The Fifth Season

Introduced to “The Fifth Season”, Monday, by my old friend, Mose. (A friend with growing intensity now fifty-eight years, it requires another full blog to explore the force-field that is George William Moseley, always Mose to me.) Having googled the phrase, there may be multiple books of the same title, and I have not read the one he showed me. That’s not important. The spark of understanding (like the big bang) ignited with his first sentence and grew from his bare bones description. My understanding may not even be what the author, or Mose, meant to convey. This blog is what I imagined as his words triggered my thoughts.

Triggered my thoughts when faced with the task I had set myself finally to write a brief summing up of my 2022 and my thoughts on the year ahead. That is the fifth season. Like celebrating Winter, Spring, Summer, and Fall, we should celebrate the season of summing up and renewing.

The summing up. The year that passed thirty-four hours ago (at this writing)  held a monumental  birthday (80th) that I shared with my sister’s 85th. Two months later, the year rolled out one of life’s high points, the publication of Forever Sheriff, third novel in my High Mountain Sheriff Series. A grand party I had worked on for six months, Chair of my 55th Reunion at Harvard Business School soon followed. I should have seen the warning signals, but our annual renewal by the sea for six magnificent weeks, left me with time and solitude to focus on a new book and a short story I had promised Western Fictioneers (“Sweetwater” published in 2022 Christmas anthology).  But the remarkable experience of simply living also brought a series of unexpected and perhaps unwanted challenges.

Confidence born of no evidence led to the conviction that I could create High Mountain Sheriff productions and turn the trilogy into a screen series. The publication of “Sweetwater” and the short-story writing experience led to discussion, plans, agreements to create a book of nine short stories, three per sheriff, to cap the High Mountain Sheriff Series.

August 8, a day that will live in publishing infamy, came. Thorndike Press sent a letter to all Five Star (its imprint) authors. Thorndike would suspend Five Star operations on March 31, 2023. No book not published by that date would be published by them. No short stories.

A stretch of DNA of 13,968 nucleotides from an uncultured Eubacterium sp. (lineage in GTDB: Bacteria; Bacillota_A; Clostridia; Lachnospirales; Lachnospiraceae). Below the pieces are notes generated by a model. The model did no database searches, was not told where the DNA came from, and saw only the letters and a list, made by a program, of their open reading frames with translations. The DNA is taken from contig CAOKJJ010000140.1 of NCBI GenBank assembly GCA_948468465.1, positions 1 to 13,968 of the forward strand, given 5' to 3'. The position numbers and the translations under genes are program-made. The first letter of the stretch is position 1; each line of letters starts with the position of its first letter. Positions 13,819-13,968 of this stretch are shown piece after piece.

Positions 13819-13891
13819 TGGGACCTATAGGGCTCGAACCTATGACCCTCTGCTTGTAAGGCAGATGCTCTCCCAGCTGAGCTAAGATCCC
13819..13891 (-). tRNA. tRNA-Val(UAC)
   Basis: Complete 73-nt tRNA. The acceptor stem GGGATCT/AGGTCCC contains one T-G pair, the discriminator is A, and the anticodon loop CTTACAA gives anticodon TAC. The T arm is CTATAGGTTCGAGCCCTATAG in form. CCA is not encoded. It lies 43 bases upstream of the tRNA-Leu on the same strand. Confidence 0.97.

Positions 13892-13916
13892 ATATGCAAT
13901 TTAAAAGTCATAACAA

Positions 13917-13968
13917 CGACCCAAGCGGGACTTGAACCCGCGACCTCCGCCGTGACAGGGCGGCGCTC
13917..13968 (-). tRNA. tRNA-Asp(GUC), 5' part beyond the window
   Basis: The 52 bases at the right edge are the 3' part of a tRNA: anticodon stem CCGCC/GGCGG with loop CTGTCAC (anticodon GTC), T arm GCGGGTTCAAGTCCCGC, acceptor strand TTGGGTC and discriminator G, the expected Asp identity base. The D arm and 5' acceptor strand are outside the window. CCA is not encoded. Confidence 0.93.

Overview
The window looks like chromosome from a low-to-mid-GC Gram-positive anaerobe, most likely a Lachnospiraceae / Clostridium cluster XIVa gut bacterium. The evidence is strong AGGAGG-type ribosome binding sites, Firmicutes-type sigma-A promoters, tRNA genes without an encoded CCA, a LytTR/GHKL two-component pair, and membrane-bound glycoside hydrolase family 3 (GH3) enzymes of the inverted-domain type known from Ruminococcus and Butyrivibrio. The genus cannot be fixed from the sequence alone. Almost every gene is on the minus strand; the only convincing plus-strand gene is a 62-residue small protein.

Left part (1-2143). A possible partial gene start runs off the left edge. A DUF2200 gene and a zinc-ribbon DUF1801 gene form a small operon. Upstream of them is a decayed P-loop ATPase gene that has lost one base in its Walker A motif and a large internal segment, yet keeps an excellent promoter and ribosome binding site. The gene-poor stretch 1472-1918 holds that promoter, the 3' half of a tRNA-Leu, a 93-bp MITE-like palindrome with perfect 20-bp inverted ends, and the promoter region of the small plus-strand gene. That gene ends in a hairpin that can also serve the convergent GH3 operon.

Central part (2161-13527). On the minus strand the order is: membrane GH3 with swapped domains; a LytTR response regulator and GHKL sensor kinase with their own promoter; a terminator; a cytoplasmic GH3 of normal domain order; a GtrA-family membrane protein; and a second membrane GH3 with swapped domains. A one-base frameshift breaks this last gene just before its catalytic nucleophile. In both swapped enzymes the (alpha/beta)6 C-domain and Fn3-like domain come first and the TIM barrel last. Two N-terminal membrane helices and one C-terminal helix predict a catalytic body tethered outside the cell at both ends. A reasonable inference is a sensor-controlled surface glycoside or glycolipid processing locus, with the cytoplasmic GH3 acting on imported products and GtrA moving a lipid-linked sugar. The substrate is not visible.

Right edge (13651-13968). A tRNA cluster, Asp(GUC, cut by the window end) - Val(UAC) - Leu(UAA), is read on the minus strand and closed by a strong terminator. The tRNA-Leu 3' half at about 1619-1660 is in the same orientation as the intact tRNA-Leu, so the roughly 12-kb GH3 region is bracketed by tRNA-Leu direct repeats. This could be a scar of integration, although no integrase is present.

The next day, I offered to buy the discontinued Five Star. For nine days, we worked toward a closing that would allow a continuation for the 50+ authors involved. Abruptly, Gale-Cengage called a Zoom meeting to tell me it would be too much bother, cost more than they would recover, to sell it. They would simply go forward with their plan to dump on the street 50 faithful authors who had given Gale/Cengage/Thorndike/Five Star twenty-two years of life. Their shocking display of corporate character turned their backs on my 10 years of work producing three books in a trilogy I planned to pursue on the screen further to their benefit as well as mine. Nope. Too much bother. Not alone. One of fifty.

For about a year, I had been talking with , maybe even helping, to a an entrepreneur’s a small company in Albuquerque. I had consciously avoided a relationship that included compensation. I know myself. Once I make such an agreement, I give up my ability (right) to set set my own priorities. Writing projects needed my full-time and attention; or, at least, my priority part-time and attention.

I made the commitment to the little company. Since then, I have lived in a spin.  

Thus endeth my summing up. Now begins my expectations for the coming year.

My next book, “the football book” waits while I complete  a TV Writers’ Workshop. My goal is to develop more insight and understanding of how to market my trilogy. Learning script writing is daunting, but it will work very well if I can sort out my priorities.

The little company in Albuquerque, TPL, has fifteen years history as an R&D lab working for the government. Over the last three years it has developed significant, unique technologies in the world of increased electrification.  

Its unique technology enables functions that require electricity to operate failure proof in temperatures above 200 degrees Centigrade (424 degrees Fahrenheit).The practical applications for these high temperature capacitors range from defense (power conversion systems on jet fighters) to further greening of energy in  drilling geothermal wells – and a few dozen others.  

The task is to cause the development and financing of the small R&D shop into a company that makes and sells the products it has invented in support of the many arenas where business, government, and society are pursuing the increased use of electricity.  

To bring my Fifth Season to a close. Summing up 2022: A shaking up. Viewing 2023: A new and big adventure.

Into the Winter Season with gusto. Starting with this author talk on Wednesday the 31st.

Afterword: I finished this, a little late perhaps for its theme, and in preparing for its publication on the website, noticed my August blog and instantly became fearful that I repeated myself, so I held up to review both of them. I concluded “The Fifth Season” is not simply a look back,  and the August blog was not a summing up. It’s the look forward that interests me and always has. This year’s look forward will be next year’s summing up and the circle is eternal.

2 thoughts on “The Fifth Season

  1. If one can do it for themselves, life may improve if always a fifth season. The FIFTH becomes a daily constant. You worship now in part in the area that might have multiplied the labor most of all humans – electricity. Nice to have you at the scene of the crime – now and for the future.

  2. Ed:
    Loved the Forever Sheriff. Best of luck with the new venture! Love to see you when you are again in Salt Lake City.

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